by Michael Garrett

In this time of severe economic upheaval, characterized by a troubled mortgage industry, a shaky banking system, trillion-dollar budgets and spending programs, billion dollar bailouts, million-dollar bonuses and rising unemployment, the subject of money is a constant thought for many people today. For many of us who are blind or visually impaired, it simply boggles the mind to think in terms of millions, billions and trillions of dollars. For some of us, that's just too many zeros to count. But, whether we have a lot, a little or barely enough money, the thought of it consumes us. The question is, how do we view money? What is our money attitude?

I've thought long and hard about money, having worked in an industry where I came in contact with a variety of people, some of whom were very wealthy and others who lived from paycheck to paycheck. I've developed my own attitude toward money, which I'll share with you, but I believe everyone should ask him- or herself a few pertinent questions. These might include: is the quest for money the number 1 priority in my life? How can I get more money? If I had lots of money, would that make me happy? Am I consumed with the infectious greed that grips much of corporate America today? How much money would it take to make me financially secure? Can I be content with what I have?

It appears to me that there is a natural tendency for us to desire more money, the rationale being "if I have more, I can do more." That's good in theory, but folks often fail to realize that money can either be a powerful tool or an instrument of doom. Managed wisely and strategically spent, the dollar can enhance lives, open doors of opportunity and provide emotional and economic security. But the issue of money has also resulted in failed marriages, wrecked homes, ruined business relationships, destroyed organizations and put nations in peril.

So, how can we arrive at a proper attitude toward money? I believe that, in order to view money in its proper perspective, we have to strike a balance between understanding whether money is a vehicle that controls us or a commodity that we control. Who's in control when a guy has $13 billion; he loses $6 billion, but he commits suicide? Or, is it the person who is on a fixed income but manages to meet his expenses?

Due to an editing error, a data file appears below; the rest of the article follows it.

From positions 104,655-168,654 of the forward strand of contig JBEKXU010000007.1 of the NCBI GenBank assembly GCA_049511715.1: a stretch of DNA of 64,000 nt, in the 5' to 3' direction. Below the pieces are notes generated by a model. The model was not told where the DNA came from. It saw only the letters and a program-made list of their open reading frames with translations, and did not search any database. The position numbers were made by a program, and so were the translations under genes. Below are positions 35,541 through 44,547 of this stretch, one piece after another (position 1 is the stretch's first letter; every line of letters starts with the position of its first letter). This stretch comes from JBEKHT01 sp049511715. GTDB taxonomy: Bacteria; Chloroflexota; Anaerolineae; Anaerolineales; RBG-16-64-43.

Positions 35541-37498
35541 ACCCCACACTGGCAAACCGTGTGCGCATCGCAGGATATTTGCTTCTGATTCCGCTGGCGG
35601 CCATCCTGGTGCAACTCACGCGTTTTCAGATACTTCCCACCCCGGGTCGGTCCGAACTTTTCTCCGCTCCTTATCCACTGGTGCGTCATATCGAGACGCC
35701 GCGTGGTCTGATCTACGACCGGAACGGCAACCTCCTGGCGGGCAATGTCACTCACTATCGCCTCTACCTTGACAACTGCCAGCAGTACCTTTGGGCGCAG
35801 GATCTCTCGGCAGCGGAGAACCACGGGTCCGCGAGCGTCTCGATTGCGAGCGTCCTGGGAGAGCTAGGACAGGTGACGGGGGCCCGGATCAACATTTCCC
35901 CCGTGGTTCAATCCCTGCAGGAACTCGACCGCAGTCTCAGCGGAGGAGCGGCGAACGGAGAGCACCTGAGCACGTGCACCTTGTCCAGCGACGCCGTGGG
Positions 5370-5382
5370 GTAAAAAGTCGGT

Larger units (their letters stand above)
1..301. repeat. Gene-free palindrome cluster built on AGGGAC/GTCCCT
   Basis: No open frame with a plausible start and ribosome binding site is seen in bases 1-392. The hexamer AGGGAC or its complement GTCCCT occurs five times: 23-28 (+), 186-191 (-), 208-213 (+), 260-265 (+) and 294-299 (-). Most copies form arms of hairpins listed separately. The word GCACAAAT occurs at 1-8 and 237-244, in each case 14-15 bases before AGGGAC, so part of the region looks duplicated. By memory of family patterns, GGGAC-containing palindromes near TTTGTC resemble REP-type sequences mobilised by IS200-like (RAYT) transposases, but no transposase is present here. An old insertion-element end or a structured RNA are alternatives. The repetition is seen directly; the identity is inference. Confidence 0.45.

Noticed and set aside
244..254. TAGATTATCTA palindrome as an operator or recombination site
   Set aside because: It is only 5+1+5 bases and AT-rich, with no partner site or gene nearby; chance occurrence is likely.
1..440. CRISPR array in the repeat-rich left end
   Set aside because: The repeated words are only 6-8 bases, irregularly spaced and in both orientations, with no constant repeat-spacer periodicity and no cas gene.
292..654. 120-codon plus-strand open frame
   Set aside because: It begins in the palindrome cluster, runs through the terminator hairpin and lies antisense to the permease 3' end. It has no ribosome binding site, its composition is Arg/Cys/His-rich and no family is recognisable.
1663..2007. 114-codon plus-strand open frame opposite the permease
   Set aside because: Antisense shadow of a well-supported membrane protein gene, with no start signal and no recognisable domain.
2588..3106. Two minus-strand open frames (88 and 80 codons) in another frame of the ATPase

Money is, indeed, a necessary vehicle to help us sustain our well-being. But it is also a commodity whose quantity changes and whose value fluctuates. Banks constantly manipulate the supply of money in the economy; the stock market's ups and downs can result in some volatile swings; and the prices we pay for goods and services can change rapidly. How we respond to these actions goes a long way in determining our financial success.

I subscribe to the theory that "attitude determines action" or ADA. In other words, what you believe about money will ultimately determine what you do with it. Even in today's tough economic times, I believe you can still be financially successful. Of course, each individual situation is different, but I would suggest folks start with our parents' standard advice, that is: subscribe to the three "S"s: sharing, saving and spending. Sharing: What works for me in terms of sharing is I give a tithe and offering at my place of worship and try to help in other areas of my choice. Saving: It takes discipline to save. But, if you adopt the rule that I'm going to save something out of everything that comes into my hands, it will grow. Now, that may mean not buying that extra Coke or cutting out a trip to McDonald's, but it really works. Keep doing that until you develop a systematic plan for saving; that could grow into various types of savings vehicles. Spending: Realize that you have enormous buying power. Work on eliminating debt. Shop for everything; try not to pay full price for anything. But, most of all, remember that money is a powerful tool; if you work with it, it will work for you.

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